As we have written in past blogs, the importance of maintaining treatment and staying in low disease activity is crucial at this time. In addition to this, we also need to address the impact that isolation has on autoimmune diseases. For some, a time of isolation allows for personal reflection, an opportunity for a new hobby, reading a great book, and/or can be seen as a time of rejuvenation. For others, this can be a time of extreme loneliness, especially when living alone or without the technology to support some of the online opportunities to reach out to others. When this time is experienced as one of stress, this can result in an increase in cortisol production leading to higher levels of inflammation, which could promote disease flare.
For those with access to the internet, the good news is that now, more than ever, there are lots of opportunities to connect with each other remotely. The Canadian Ministry of Health has recently launched Wellness Together Canada to help people connect to peer support workers, social workers, psychologists, and other professionals for confidential chat sessions or phone calls. Learn more here.
Another way to connect can be done via seniors/community centres, many of whom have developed online programming to keep people connected.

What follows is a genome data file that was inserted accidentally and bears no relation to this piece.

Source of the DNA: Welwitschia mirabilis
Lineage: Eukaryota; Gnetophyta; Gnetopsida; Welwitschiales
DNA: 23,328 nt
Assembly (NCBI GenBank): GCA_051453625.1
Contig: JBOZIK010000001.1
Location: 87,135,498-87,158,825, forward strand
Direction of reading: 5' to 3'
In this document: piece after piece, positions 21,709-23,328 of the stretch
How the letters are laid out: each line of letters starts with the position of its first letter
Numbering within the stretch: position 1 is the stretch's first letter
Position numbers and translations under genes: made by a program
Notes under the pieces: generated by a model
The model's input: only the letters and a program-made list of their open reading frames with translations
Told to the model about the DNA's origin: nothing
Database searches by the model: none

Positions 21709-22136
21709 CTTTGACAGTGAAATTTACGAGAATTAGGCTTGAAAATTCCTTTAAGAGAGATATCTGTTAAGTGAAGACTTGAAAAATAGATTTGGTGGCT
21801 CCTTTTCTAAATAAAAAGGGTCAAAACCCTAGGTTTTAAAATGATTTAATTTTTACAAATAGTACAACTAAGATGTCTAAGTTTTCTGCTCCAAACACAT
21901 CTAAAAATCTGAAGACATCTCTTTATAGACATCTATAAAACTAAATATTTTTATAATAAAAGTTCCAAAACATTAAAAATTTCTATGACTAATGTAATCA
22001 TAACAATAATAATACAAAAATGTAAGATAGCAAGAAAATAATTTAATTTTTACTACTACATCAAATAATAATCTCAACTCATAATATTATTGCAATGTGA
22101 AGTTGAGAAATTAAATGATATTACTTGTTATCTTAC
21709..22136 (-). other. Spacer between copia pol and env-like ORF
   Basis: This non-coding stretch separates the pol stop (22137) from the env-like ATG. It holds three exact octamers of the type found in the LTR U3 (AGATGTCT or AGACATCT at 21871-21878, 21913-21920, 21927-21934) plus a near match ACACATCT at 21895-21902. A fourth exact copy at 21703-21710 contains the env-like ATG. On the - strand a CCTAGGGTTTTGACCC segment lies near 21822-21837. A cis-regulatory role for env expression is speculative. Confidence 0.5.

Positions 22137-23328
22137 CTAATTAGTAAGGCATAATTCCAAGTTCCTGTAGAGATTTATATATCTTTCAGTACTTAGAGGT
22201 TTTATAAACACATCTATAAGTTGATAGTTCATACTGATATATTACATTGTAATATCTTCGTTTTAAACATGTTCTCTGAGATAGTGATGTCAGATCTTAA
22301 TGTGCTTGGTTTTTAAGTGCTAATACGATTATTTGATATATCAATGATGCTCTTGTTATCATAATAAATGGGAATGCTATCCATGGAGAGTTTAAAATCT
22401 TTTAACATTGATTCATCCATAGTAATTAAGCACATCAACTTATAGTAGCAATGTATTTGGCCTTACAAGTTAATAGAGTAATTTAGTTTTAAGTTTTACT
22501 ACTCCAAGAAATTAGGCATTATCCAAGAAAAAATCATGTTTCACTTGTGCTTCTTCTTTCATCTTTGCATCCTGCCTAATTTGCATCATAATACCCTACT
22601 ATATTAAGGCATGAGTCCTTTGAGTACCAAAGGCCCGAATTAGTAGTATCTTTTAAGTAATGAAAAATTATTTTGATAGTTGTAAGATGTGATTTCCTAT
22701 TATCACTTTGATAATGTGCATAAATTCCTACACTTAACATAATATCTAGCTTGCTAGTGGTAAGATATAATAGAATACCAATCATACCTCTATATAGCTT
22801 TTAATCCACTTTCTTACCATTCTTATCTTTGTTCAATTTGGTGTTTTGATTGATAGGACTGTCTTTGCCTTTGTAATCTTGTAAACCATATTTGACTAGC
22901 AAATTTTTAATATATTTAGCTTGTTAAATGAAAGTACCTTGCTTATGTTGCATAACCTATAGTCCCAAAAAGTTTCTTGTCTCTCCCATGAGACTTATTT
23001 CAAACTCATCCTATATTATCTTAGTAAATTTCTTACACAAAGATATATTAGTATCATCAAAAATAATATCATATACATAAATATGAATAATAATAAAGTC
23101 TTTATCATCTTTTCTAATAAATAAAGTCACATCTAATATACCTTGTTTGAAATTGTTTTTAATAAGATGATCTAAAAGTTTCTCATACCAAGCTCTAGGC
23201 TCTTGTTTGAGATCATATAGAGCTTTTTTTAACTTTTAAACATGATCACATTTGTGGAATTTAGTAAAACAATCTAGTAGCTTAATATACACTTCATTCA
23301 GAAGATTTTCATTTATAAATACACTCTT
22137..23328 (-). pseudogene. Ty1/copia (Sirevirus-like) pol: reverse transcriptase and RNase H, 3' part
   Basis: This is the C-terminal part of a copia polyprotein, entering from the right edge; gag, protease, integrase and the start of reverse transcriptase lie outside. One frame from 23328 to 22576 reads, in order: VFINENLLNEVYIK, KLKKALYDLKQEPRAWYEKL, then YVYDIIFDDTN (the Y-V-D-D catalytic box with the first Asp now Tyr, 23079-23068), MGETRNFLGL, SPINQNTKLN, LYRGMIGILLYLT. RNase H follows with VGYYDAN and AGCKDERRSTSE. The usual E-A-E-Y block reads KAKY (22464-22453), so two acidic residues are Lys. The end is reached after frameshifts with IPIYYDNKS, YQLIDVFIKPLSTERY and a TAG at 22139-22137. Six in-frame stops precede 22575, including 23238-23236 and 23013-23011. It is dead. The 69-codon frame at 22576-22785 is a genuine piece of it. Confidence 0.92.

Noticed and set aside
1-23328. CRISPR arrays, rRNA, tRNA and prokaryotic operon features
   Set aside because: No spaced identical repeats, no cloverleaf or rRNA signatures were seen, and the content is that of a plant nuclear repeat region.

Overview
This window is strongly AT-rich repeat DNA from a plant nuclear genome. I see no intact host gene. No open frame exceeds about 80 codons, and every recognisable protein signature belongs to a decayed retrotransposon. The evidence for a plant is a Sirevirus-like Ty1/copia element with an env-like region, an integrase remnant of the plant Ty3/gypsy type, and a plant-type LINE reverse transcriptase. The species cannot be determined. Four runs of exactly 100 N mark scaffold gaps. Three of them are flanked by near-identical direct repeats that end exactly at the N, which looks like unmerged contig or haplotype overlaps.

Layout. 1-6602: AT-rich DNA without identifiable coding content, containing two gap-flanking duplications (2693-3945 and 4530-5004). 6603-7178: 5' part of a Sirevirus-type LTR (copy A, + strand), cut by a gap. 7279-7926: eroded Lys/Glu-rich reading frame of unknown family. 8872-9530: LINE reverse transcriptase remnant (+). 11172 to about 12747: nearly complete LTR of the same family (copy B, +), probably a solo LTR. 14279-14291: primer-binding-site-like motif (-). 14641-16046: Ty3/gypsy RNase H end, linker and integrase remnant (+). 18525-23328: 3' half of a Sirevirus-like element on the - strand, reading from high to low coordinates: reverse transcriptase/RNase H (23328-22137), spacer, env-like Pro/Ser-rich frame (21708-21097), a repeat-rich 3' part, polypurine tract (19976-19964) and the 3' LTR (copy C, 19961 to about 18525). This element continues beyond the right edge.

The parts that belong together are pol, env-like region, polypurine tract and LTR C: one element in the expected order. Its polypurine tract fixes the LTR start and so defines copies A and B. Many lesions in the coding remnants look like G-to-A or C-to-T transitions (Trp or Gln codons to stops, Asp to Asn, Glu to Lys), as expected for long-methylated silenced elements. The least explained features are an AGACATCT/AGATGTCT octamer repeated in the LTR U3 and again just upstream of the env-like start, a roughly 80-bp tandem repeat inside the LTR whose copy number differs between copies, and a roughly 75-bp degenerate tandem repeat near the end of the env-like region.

Another resource that may be helpful is through the Arthritis Consumer Experts’ JointHealth publication, who are sending out a series of videos called #ArthritisAtHome. This week, they released Episode 7, titled “Isolation and Loneliness in the Age of COVID-19” by Dr. Susan Bartlett. You can watch the episode here.
Tomorrow night, the Arthritis Society is doing a webinar to answer questions about COVID-19 and arthritis. The webinar is free and you can register here.
We hope you will find some of these suggestions helpful during this unprecedented time. Overall, the message is to stay home, but stay connected.
Carolyn Whiskin is the Pharmacy Manager for Charlton Health. Carolyn specializes in the treatment of autoimmune diseases, pharmaceutical compounding, women’s health, pain and smoking cessation. Carolyn has won provincial and national awards for her commitment to patient care and public service.